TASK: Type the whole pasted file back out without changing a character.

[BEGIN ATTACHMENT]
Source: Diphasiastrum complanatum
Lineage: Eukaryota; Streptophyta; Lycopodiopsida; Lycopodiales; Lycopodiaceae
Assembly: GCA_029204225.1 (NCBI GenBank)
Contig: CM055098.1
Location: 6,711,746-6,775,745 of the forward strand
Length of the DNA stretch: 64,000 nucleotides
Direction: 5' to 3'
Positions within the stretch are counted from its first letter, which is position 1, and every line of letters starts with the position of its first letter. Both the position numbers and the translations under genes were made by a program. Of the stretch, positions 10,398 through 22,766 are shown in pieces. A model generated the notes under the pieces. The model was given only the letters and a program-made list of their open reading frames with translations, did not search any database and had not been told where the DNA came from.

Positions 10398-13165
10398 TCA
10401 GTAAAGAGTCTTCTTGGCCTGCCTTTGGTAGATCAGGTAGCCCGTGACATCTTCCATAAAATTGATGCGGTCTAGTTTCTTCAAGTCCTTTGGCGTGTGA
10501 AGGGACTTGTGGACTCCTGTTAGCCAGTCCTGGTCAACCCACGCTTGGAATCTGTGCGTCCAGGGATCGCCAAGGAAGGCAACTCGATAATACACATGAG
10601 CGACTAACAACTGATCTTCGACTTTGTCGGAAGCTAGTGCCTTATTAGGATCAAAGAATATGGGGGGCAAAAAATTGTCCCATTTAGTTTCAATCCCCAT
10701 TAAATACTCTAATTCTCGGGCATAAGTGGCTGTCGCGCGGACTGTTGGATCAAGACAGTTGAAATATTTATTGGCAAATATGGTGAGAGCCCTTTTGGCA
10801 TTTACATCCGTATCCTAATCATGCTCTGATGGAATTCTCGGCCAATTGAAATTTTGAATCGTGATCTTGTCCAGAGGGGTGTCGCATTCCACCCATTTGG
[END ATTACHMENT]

Source: Diphasiastrum complanatum
Lineage: Eukaryota; Streptophyta; Lycopodiopsida; Lycopodiales; Lycopodiaceae
Assembly: GCA_029204225.1 (NCBI GenBank)
Contig: CM055098.1
Location: 6,711,746-6,775,745 of the forward strand
Length of the DNA stretch: 64,000 nucleotides
Direction: 5' to 3'
Positions within the stretch are counted from its first letter, which is position 1, and every line of letters starts with the position of its first letter. Both the position numbers and the translations under genes were made by a program. Of the stretch, positions 10,398 through 22,766 are shown in pieces. A model generated the notes under the pieces. The model was given only the letters and a program-made list of their open reading frames with translations, did not search any database and had not been told where the DNA came from.

Positions 10398-13165
10398 TCA
10401 GTAAAGAGTCTTCTTGGCCTGCCTTTGGTAGATCAGGTAGCCCGTGACATCTTCCATAAAATTGATGCGGTCTAGTTTCTTCAAGTCCTTTGGCGTGTGA
10501 AGGGACTTGTGGACTCCTGTTAGCCAGTCCTGGTCAACCCACGCTTGGAATCTGTGCGTCCAGGGATCGCCAAGGAAGGCAACTCGATAATACACATGAG
10601 CGACTAACAACTGATCTTCGACTTTGTCGGAAGCTAGTGCCTTATTAGGATCAAAGAATATGGGGGGCAAAAAATTGTCCCATTTAGTTTCAATCCCCAT
10701 TAAATACTCTAATTCTCGGGCATAAGTGGCTGTCGCGCGGACTGTTGGATCAAGACAGTTGAAATATTTATTGGCAAATATGGTGAGAGCCCTTTTGGCA
10801 TTTACATCCGTATCCTAATCATGCTCTGATGGAATTCTCGGCCAATTGAAATTTTGAATCGTGATCTTGTCCAGAGGGGTGTCGCATTCCACCCATTTGG